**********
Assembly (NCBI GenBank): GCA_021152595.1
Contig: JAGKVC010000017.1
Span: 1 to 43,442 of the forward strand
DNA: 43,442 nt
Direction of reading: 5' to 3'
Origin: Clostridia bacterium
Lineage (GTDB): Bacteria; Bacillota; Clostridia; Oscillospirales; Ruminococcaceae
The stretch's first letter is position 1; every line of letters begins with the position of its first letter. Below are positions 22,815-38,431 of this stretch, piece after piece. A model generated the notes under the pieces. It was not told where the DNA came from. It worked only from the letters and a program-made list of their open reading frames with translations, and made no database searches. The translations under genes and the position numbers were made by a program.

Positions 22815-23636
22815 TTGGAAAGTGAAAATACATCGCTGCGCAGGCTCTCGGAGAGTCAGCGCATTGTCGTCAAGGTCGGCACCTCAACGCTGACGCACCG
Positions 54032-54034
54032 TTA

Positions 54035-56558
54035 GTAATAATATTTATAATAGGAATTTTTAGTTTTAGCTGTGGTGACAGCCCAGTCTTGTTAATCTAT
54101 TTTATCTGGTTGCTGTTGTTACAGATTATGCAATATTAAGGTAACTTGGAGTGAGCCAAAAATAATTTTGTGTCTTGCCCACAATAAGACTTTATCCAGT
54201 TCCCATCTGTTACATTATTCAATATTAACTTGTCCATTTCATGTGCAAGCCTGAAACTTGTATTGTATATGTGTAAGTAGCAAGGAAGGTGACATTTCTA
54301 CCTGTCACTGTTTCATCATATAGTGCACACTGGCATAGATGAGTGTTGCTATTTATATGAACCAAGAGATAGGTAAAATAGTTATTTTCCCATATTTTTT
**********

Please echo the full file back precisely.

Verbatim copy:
Assembly (NCBI GenBank): GCA_021152595.1
Contig: JAGKVC010000017.1
Span: 1 to 43,442 of the forward strand
DNA: 43,442 nt
Direction of reading: 5' to 3'
Origin: Clostridia bacterium
Lineage (GTDB): Bacteria; Bacillota; Clostridia; Oscillospirales; Ruminococcaceae
The stretch's first letter is position 1; every line of letters begins with the position of its first letter. Below are positions 22,815-38,431 of this stretch, piece after piece. A model generated the notes under the pieces. It was not told where the DNA came from. It worked only from the letters and a program-made list of their open reading frames with translations, and made no database searches. The translations under genes and the position numbers were made by a program.

Positions 22815-23636
22815 TTGGAAAGTGAAAATACATCGCTGCGCAGGCTCTCGGAGAGTCAGCGCATTGTCGTCAAGGTCGGCACCTCAACGCTGACGCACCG
Positions 54032-54034
54032 TTA

Positions 54035-56558
54035 GTAATAATATTTATAATAGGAATTTTTAGTTTTAGCTGTGGTGACAGCCCAGTCTTGTTAATCTAT
54101 TTTATCTGGTTGCTGTTGTTACAGATTATGCAATATTAAGGTAACTTGGAGTGAGCCAAAAATAATTTTGTGTCTTGCCCACAATAAGACTTTATCCAGT
54201 TCCCATCTGTTACATTATTCAATATTAACTTGTCCATTTCATGTGCAAGCCTGAAACTTGTATTGTATATGTGTAAGTAGCAAGGAAGGTGACATTTCTA
54301 CCTGTCACTGTTTCATCATATAGTGCACACTGGCATAGATGAGTGTTGCTATTTATATGAACCAAGAGATAGGTAAAATAGTTATTTTCCCATATTTTTT